Coutances Cathedral is a Gothic-style Roman Catholic cathedral located in the town of Coutances in Normandy, France. It is the seat of the Bishop of Coutances and Avranches. At 80 meters or 295 feet tall, the cathedral is a striking fixture in the town and can be seen as far away as the Island of Jersey, which is around 14 miles away.
Coutances Cathedral History
The Coutances Cathedral is not the first church built in its location. The first church was built sometime in the 5th century. But it was destroyed in the 9th century by a Norman invasion and lay in ruins for the next 150 years.
Around mid-11th century, Robert, the bishop of Coutances during that time, started the rebuilding of a new cathedral. It was planned to have a Romanesque or Norman style. The cathedral was consecrated in 1056. But later on, the Romanesque suffered a devastating fire. It was sometime in 1210 when the present Gothic cathedral was built. The building retained the dimensions and much of the design of the earlier Romanesque cathedral. It was completed sometime in 1274. The new church also underwent several instances where it was damaged, especially during the different wars that came. But the main structure came out unscathed.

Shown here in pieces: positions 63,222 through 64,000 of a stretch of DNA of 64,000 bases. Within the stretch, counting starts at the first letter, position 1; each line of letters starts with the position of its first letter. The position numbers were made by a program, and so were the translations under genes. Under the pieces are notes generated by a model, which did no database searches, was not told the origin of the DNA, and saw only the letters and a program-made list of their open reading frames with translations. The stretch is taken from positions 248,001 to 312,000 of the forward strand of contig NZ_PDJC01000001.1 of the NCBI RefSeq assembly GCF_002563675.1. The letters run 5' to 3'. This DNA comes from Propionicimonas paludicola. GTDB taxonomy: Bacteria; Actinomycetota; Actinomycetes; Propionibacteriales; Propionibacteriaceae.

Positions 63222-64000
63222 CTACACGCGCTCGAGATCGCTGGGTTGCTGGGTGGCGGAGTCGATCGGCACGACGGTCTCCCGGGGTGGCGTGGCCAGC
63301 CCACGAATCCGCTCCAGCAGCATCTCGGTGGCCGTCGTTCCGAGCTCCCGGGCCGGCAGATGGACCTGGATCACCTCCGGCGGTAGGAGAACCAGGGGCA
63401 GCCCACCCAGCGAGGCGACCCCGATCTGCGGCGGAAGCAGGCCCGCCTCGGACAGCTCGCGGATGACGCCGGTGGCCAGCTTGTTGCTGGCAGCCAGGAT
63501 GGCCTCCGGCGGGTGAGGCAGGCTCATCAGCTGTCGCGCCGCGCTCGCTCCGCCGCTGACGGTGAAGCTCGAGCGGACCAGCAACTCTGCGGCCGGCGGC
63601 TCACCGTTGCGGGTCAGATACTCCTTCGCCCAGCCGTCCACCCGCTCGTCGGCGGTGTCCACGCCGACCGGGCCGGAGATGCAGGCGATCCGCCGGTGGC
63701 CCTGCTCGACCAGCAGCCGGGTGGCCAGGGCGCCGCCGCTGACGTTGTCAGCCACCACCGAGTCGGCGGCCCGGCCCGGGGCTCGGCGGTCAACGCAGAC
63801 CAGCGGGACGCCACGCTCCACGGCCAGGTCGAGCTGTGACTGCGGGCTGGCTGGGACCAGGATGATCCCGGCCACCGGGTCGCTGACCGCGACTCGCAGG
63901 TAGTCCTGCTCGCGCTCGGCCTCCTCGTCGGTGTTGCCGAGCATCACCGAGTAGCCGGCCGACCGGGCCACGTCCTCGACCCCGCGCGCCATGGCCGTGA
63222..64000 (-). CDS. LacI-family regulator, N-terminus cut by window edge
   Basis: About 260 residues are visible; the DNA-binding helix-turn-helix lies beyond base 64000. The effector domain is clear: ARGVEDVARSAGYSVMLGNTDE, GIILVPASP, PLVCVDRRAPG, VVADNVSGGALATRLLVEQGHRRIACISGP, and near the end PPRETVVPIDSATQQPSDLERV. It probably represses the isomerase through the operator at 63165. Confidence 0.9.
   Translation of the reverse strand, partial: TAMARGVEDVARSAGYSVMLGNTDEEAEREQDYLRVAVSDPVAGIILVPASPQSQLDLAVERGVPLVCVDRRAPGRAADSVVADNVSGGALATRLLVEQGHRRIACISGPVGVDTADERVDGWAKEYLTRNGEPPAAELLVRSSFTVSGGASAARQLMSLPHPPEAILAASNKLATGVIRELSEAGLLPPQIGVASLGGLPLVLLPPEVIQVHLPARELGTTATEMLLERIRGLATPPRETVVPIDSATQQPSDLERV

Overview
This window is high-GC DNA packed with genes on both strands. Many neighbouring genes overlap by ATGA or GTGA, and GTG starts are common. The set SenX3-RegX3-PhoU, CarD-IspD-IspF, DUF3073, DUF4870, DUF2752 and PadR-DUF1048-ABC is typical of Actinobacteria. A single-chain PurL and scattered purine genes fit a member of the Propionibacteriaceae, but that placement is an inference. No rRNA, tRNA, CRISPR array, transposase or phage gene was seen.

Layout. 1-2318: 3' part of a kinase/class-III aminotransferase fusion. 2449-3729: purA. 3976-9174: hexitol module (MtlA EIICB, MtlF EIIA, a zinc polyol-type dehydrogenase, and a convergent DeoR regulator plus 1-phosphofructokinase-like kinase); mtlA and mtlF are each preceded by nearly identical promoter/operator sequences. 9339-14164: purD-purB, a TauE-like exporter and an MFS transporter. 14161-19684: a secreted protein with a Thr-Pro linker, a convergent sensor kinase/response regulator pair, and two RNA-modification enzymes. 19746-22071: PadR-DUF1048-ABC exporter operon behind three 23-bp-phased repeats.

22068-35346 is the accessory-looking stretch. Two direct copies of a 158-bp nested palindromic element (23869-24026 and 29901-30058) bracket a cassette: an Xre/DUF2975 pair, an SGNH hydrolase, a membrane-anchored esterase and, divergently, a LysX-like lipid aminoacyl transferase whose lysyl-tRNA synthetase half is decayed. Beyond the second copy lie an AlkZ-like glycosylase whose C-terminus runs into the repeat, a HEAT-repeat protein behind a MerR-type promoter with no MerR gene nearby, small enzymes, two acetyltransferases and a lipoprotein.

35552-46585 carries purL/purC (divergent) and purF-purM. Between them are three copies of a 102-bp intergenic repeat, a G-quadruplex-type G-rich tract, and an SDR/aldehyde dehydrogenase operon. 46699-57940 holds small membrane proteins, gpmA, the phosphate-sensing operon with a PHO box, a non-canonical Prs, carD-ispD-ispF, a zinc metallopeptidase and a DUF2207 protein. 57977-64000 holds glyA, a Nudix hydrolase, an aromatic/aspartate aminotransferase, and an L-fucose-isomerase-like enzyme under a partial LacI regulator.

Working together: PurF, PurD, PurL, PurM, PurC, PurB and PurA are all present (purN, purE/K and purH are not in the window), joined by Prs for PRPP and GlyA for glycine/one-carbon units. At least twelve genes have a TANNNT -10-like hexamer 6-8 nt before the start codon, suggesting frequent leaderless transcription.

Coutances Cathedral Features
The current Coutances Cathedral is a predominantly designed as a Gothic style church. Btu the current structure has also incorporated what remained of the other cathedrals that stood before it, notably the Norman and Romanesque influences. The church stands 80 meters high. It contains a mix of features that remained from the different cathedrals of past. Some of the remains can still be seen from the walls and the towers of the present cathedral.
The cathedral features several chapels, of which the Chapel of Saint Laud is considered as the oldest part. It dates way back into the 13th century. The north transept of the cathedral features stained glass windows from the 13th century. The organ currently used in the church was built in 1728.